Don’t Lose Your Right To Sue For Medical Professional Negligence

Oct 4th, 2015 | Firm News

Confusing the Connecticut statute of limitations with the statute of repose is one of those mistakes in life that could cost you dearly if you have been injured by a doctor error or other medical professional negligence. Both statutes set time limits for filing a claim for compensation, and failing to comply with them could result in the dismissal of your medical malpractice lawsuit.

What Are the Differences Between the Two Statutes?

The statute of limitations for filing a lawsuit for damages from a personal injury caused by hospital negligence, anesthesia error or surgical error is two years from the date of your injury. If the injury was of a type that could not be immediately discovered, such as a surgical instrument or sponge left in your body during surgery, the two years is calculated from the date you realized that a surgical error had occurred.

Even though your case might come under this so-called “discovery rule” for calculation of the statute of limitations, you have to be careful because of the statute of repose. Although the statute of limitations might be longer in cases involving a hidden injury or worsened medical condition, it does not go on forever. The statute of repose requires that claims for compensation based on the discovery rule must be filed within three years from the date the act was committed, or it will be dismissed.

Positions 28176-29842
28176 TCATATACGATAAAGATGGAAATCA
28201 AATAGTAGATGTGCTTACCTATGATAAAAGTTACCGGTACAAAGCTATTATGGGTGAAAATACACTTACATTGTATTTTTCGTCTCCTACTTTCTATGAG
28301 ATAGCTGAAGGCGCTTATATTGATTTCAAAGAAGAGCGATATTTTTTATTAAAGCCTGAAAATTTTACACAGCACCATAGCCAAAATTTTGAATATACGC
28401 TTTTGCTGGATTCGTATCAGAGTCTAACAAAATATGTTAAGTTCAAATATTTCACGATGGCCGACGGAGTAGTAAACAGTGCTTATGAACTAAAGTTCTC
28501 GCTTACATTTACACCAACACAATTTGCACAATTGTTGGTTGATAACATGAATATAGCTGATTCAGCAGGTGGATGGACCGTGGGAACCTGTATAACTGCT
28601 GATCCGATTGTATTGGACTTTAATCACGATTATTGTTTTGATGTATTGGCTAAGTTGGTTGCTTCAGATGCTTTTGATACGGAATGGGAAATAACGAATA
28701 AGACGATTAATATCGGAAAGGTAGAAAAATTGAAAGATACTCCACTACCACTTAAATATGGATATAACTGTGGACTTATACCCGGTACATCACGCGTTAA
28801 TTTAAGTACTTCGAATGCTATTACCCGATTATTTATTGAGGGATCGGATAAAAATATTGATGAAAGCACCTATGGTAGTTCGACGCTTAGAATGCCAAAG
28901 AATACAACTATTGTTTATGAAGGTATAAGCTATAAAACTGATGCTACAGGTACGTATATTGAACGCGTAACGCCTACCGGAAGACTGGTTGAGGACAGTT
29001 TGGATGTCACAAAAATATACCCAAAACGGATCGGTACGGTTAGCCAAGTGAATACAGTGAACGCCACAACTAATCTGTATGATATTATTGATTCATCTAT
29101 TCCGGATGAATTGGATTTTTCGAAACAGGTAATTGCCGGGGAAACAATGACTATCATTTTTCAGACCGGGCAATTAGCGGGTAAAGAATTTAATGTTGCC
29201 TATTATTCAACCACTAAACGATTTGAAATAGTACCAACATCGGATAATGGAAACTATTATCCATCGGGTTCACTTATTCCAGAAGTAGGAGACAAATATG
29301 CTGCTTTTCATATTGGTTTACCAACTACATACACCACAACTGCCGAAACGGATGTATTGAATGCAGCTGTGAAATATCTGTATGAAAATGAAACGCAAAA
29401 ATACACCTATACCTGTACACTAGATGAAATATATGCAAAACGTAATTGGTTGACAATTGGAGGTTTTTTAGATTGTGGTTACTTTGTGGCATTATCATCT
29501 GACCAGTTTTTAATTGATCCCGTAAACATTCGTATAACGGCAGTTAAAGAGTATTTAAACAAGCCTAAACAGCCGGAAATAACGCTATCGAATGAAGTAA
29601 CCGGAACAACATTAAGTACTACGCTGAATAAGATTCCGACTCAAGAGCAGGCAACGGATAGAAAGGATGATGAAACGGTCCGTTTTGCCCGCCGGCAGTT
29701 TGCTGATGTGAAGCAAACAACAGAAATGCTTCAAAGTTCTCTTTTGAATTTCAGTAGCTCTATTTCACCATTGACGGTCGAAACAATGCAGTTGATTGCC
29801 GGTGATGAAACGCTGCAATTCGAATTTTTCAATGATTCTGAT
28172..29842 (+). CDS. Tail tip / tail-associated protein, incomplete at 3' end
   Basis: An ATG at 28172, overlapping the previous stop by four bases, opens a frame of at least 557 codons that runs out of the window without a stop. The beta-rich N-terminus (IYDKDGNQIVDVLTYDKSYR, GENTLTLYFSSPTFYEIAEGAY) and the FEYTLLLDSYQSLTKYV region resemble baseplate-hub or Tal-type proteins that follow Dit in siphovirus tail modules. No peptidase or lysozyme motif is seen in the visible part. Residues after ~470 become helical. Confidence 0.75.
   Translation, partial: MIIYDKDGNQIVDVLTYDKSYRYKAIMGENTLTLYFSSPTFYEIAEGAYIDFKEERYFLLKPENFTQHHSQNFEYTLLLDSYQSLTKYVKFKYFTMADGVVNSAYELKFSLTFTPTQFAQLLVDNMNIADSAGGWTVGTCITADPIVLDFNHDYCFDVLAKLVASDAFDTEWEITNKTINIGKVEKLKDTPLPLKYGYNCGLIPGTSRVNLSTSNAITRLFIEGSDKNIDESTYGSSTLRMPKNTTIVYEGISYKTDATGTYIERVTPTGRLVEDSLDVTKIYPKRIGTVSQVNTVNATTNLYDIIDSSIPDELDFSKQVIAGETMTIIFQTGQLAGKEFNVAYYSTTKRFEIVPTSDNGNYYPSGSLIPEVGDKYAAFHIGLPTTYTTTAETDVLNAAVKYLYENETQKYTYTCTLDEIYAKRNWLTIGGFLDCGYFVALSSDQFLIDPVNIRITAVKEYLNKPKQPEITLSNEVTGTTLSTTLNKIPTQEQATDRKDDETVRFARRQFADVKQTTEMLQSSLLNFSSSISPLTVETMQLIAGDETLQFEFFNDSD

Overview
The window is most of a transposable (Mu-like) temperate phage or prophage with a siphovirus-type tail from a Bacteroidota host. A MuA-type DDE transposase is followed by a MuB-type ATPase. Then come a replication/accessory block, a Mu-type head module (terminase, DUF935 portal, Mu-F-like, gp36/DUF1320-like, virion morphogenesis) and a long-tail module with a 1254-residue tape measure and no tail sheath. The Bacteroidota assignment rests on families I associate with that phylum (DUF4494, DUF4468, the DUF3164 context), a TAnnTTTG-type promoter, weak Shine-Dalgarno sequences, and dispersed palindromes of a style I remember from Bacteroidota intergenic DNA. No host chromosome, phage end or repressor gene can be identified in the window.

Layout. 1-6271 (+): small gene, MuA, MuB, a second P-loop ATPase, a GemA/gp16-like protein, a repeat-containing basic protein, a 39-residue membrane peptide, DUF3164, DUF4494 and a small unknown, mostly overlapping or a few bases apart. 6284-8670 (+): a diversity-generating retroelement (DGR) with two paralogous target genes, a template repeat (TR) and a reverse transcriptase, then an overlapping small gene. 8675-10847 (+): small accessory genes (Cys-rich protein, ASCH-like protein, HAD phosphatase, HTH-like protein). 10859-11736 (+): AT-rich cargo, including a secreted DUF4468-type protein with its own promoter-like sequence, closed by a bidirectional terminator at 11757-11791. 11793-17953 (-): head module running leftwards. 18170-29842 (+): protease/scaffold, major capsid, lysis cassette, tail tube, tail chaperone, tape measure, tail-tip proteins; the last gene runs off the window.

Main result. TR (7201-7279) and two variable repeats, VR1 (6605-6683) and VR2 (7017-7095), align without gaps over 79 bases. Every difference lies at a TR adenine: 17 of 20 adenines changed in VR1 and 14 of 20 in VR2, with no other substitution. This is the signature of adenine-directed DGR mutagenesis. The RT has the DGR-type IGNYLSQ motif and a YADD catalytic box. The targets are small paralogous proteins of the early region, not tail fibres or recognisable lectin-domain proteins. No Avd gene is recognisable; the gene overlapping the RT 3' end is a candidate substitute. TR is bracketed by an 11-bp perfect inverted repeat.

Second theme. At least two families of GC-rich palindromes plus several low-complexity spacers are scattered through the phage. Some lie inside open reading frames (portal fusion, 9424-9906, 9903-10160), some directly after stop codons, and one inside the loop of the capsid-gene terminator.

Additional Factors Regarding Connecticut Injury Claims

There are other rules pertaining to the calculation of the time you have within which to file a claim against a doctor for medical malpractice that simply add to the potential for mistakes being made. If you have been the victim of a misdiagnosis, failure to diagnose or other act negligence by a health care provider, your best course of action is to consult with a New Haven medical malpractice attorney as soon as you realize that you might have suffered a personal injury.